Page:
On a recent field trip to the Montana Audubon Center, Science students from all three Billings high schools learned about how Native American tribes interacted with their environment, and how those interactions helped shape and sustain cultures. 

"It really comes back to place-based education," said School District 2 Indian Education coach Jacie Jeffers. "We have the ability to tap that (Native) culture."

From a series of Native presenters, students learned about more than the physical attributes of plants and animals. 

"Everything has a story," said Linwood Tall Bull, an instructor at Chief Dull Knife College in Lame Deer. "The only thing I can't find a story for is a Big Mac, even though I like them."

Tall Bull explained why some bands of the Northern Cheyenne would eat beaver as an honored meal. The animal was recognized for its industrious work habits and hardy nature, being able to maintain fat to survive the winter. 

"If you eat of them, those gifts are going to be bestowed upon you," Linwood said. 

Matt Hoffman
Linwood Tall Bull teaches high school students about Northern Cheyenne traditions. 

Similarly, pronghorn antelope, recognized for its endurance and speed, was a common meal for dancers, and part of the antelope would adorn moccasins. 

Ada Bends, an expert from the Crow Tribe, explained the clan system to students. Relations described as nieces or nephews in western culture are considered sons or daughters within clan relations, she said.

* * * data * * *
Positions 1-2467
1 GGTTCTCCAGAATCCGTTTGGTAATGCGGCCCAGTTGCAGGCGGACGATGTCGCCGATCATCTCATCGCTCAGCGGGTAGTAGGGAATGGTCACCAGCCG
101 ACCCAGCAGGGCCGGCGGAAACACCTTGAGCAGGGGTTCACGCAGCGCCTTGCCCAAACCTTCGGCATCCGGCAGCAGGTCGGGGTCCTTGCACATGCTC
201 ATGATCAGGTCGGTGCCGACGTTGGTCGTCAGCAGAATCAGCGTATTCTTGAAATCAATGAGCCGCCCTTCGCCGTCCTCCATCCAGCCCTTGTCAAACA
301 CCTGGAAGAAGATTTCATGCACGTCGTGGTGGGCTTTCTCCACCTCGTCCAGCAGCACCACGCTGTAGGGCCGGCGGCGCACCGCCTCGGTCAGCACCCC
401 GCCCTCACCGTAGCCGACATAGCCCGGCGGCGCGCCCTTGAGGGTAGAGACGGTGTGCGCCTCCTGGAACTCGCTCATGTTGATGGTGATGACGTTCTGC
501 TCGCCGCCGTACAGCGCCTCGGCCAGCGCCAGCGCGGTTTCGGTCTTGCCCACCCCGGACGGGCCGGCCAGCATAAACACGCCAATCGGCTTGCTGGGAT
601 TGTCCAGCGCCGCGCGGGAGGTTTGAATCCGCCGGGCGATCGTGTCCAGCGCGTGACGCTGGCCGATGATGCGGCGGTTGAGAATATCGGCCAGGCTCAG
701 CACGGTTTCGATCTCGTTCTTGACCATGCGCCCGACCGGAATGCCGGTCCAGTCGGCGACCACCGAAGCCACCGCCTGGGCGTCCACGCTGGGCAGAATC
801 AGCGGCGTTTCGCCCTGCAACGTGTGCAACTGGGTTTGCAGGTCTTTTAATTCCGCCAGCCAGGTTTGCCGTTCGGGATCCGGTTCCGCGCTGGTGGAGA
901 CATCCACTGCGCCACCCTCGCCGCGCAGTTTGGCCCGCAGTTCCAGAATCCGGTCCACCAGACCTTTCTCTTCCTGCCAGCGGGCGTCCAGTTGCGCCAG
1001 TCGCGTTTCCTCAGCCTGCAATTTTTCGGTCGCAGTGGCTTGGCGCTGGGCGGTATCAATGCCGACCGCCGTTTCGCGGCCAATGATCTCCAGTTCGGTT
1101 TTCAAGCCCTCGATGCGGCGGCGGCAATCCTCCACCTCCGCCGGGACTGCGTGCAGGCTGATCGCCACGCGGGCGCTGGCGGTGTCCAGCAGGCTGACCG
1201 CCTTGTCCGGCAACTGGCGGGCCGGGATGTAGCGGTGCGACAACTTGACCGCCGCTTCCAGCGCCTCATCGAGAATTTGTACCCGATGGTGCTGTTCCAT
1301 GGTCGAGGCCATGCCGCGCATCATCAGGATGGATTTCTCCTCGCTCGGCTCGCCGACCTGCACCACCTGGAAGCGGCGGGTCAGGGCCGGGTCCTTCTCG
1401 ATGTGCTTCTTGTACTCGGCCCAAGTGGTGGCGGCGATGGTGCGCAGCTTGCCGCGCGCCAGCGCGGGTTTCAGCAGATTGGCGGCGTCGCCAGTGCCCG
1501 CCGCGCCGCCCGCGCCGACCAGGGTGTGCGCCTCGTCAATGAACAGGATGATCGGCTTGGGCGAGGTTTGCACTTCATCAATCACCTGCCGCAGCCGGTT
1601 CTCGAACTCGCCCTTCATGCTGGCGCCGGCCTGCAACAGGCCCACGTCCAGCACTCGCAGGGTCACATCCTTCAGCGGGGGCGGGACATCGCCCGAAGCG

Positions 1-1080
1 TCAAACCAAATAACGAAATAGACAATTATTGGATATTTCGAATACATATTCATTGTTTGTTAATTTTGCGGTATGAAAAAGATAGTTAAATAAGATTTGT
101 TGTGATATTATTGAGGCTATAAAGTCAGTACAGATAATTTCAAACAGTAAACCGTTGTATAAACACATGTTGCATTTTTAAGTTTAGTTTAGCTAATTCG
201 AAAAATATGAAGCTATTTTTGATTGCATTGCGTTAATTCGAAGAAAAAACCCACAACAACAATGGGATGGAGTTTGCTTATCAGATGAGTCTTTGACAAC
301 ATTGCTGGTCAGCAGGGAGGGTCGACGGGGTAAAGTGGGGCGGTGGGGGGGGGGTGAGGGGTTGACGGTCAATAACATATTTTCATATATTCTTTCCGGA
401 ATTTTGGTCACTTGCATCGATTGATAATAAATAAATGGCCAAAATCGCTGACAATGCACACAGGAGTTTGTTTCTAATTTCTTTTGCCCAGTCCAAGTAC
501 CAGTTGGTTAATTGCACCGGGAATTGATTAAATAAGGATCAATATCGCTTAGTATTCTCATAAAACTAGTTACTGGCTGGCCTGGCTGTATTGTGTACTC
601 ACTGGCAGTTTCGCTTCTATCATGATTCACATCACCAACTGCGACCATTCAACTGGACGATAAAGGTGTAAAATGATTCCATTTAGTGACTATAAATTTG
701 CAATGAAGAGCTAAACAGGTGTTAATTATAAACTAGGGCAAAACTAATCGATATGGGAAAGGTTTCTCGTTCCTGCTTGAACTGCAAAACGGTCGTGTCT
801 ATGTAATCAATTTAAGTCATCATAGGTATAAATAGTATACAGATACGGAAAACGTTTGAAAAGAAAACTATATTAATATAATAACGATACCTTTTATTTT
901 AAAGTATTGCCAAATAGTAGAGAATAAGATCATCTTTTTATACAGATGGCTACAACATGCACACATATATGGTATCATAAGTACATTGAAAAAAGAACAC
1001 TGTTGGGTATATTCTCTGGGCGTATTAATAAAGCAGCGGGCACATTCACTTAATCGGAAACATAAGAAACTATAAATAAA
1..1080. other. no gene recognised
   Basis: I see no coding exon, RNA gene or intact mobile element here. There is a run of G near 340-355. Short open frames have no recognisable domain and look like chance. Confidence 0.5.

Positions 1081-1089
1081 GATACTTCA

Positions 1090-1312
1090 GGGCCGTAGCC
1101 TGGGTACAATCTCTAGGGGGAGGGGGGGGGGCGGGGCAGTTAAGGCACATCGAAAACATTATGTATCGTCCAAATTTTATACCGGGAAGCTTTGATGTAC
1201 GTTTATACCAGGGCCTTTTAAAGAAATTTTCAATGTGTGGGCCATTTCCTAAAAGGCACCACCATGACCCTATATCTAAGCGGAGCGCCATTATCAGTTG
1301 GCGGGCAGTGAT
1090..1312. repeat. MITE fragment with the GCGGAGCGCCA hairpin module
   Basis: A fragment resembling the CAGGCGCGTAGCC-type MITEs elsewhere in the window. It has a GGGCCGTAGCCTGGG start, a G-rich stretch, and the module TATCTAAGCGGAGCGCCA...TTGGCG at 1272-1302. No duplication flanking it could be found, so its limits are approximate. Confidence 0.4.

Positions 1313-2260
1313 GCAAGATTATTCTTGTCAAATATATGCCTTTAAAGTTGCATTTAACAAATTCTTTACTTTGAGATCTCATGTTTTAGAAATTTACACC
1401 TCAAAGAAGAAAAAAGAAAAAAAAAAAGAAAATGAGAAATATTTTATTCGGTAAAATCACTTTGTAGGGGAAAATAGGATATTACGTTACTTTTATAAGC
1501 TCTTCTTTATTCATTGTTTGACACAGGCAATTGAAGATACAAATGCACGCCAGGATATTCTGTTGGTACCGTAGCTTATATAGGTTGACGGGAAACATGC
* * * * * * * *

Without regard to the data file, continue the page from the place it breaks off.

Matt Hoffman
Ada Bends teaches high school students about family relationships within the Crow clan system.

Carolyn Sevier, who runs the Audubon center, taught students about biological characteristics of local plants, like the state tree, the ponderosa pine. The tree is found across Montana, from lush forests in the northwest to sparse outcrops on Billings' Rimrocks. 

"It seems like a pretty terrible place for a tree to grow," Sevier said. But ponderosa pines have a deep tap root, giving it extra stability and water-reach.

Survival was a theme of many of Tall Bull's stories. He talked about how Northern Cheyenne women, while the tribe was at war with the U.S. government, would dig tunnels in snowbanks and teach children to hide if soldiers came. 

"Many of those kids were orphans," he said. "From birth, they were taught to be survivors."

He told a story about cleaning a freshly killed deer, and some of the rituals that accompanied the process. One involved eating a part of the deer's intestines. 

"I tried it once, I had diarrhea within about two minutes," Tall Bull said. 

He learned about the process from women in his family. Tall Bull argued that women are often overlooked in the history of Native Americans, much like in western history. He said he tried to emphasize women's roles in his lessons.

"Because I was raised by grandmothers, I learned so many things from them," he said. 

That knowledge is still relevant today, lecturers said. 

"I live in two worlds," Bends said. "I speak English when I present to you. When I go home ... " she transitioned into an Apsáalooke greeting. 

Teachers helped prep students for the visit and continue to tie in lessons later in the year with environmental biology, Jeffers said. 

"There's a way to bridge these things."

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